September 18, 2018

What is the Secret to Making Your Chapter 13 Plan Work?

 

After 25+ years representing hardworking but financially struggling men and women in the Atlanta area, I can report to you that the #1 secret to surviving Chapter 13 is living below your means. This can mean you have to make some difficult choices.

Chapter 13 Trustees are Increasingly Demanding

When you enter Chapter 13, you need to eliminate the “wants” in your life in exchange for the “needs.” I advise my clients that if you find yourself meeting with a bankruptcy lawyer, everything needs to be on the table. And this includes your cars, home, furniture, jewelry and just about any other type of property you are financing. You will also find that your Chapter 13 trustee likely has a much more restrictive view of what constitutes a true “need:”

  • if you find yourself paying more than $300 per month for a car or truck, you need to consider giving that vehicle back to the creditor and buying a car for cash or financing a vehicle and keeping the payment below $300 per month
  • if you are financing vehicles, furniture or jewelry for your children or other relatives, you should be prepared to surrender that property and let your relative work out a deal on his/her own
  • if your budget includes out of pocket payments for your children’s college expenses, expect push back from the trustee. The trustee’s position will generally be that your child needs to use loans and grants to finance his/her own higher education and that your child may need to seek a less expensive education. Trustees generally do not agree with including someone else’s education costs in your budget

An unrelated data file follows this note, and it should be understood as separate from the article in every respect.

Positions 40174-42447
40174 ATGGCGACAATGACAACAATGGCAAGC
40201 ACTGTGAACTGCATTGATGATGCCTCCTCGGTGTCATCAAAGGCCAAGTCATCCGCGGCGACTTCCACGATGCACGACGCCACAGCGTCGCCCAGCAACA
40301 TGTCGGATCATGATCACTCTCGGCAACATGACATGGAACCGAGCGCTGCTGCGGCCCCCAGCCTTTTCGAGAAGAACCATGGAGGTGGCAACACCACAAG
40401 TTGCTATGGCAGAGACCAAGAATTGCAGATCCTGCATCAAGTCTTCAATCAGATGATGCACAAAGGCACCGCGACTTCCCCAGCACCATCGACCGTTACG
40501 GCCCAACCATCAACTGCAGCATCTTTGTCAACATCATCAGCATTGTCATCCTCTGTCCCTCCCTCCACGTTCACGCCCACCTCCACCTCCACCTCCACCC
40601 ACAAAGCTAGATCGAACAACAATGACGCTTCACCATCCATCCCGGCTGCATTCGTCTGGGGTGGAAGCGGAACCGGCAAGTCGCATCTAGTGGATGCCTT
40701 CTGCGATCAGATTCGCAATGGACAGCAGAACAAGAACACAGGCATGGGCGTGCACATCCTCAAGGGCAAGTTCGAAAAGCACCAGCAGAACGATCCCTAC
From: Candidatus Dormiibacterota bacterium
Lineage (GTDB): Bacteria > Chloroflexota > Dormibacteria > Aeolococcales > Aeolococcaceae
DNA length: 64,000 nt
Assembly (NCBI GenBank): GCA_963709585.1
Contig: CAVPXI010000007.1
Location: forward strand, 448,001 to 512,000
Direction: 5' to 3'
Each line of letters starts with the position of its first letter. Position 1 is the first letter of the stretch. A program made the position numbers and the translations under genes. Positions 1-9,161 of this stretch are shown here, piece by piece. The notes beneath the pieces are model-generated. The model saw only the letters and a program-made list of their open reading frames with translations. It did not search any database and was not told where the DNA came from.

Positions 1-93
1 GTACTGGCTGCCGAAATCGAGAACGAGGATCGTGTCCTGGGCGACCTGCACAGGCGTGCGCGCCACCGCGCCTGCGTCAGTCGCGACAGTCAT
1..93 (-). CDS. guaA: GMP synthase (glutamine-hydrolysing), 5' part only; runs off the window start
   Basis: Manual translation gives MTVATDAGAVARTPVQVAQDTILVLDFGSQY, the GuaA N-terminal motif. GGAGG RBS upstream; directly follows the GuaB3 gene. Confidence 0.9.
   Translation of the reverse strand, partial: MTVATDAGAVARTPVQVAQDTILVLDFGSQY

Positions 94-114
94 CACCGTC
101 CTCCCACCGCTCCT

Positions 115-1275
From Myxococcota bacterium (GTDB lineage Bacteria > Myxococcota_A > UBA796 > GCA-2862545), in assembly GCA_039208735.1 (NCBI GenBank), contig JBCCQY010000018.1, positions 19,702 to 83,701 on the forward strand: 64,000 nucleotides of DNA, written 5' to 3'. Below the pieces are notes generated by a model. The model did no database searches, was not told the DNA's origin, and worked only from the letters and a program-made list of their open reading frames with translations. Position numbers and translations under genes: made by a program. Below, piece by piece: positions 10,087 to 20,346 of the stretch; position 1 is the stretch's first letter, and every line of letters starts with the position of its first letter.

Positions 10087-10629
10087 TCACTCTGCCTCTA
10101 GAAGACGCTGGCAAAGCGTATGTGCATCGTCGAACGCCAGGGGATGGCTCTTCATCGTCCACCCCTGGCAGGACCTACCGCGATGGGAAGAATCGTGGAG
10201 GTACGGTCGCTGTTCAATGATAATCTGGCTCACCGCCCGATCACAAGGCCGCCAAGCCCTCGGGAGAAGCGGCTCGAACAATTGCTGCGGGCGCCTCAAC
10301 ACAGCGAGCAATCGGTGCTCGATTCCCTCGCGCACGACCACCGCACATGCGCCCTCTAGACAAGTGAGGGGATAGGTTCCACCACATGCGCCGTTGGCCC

• if your budget includes private elementary or high school for a child, you will need to produce evidence that your child has special educational needs that make public school insufficient
  • do not plan on keeping time shares or other non-essentials when you file Chapter 13

[Read more…]

Chapter 13 Trustees Looking to Squeeze Every Last Dime from Debtors

Over the past couple of years I have noted an unsettling trend in my Chapter 13 casesTrustees in the Northern District of Georgia are scrutinizing budgets line by line and are objecting to budget items in an attempt to force debtors to increase their trustee payments.

I am even receiving objections to the total amount of expenses claimed.  In a recent case, for example, the trustee filed a supplemental objection a week before confirmation which asserted that the debtor’s total claimed monthly expenses were too high.  When I called, he pointed out four or five specific line items and I obtained and presented supporting documentation from my client.

My client advises me that he is literally having difficulty buying food and the trustee acknowledged that our claimed expenses were legitimate but he would not back off his objection because the total payout to unsecured creditors was less than 50 cents on the dollar.  There is no resolution yet, but we agreed to reset the confirmation until after the date that all claims are due – presumably some of the unsecured creditors will not file claims, meaning that the ones who do will receive a higher payout. [Read more…]

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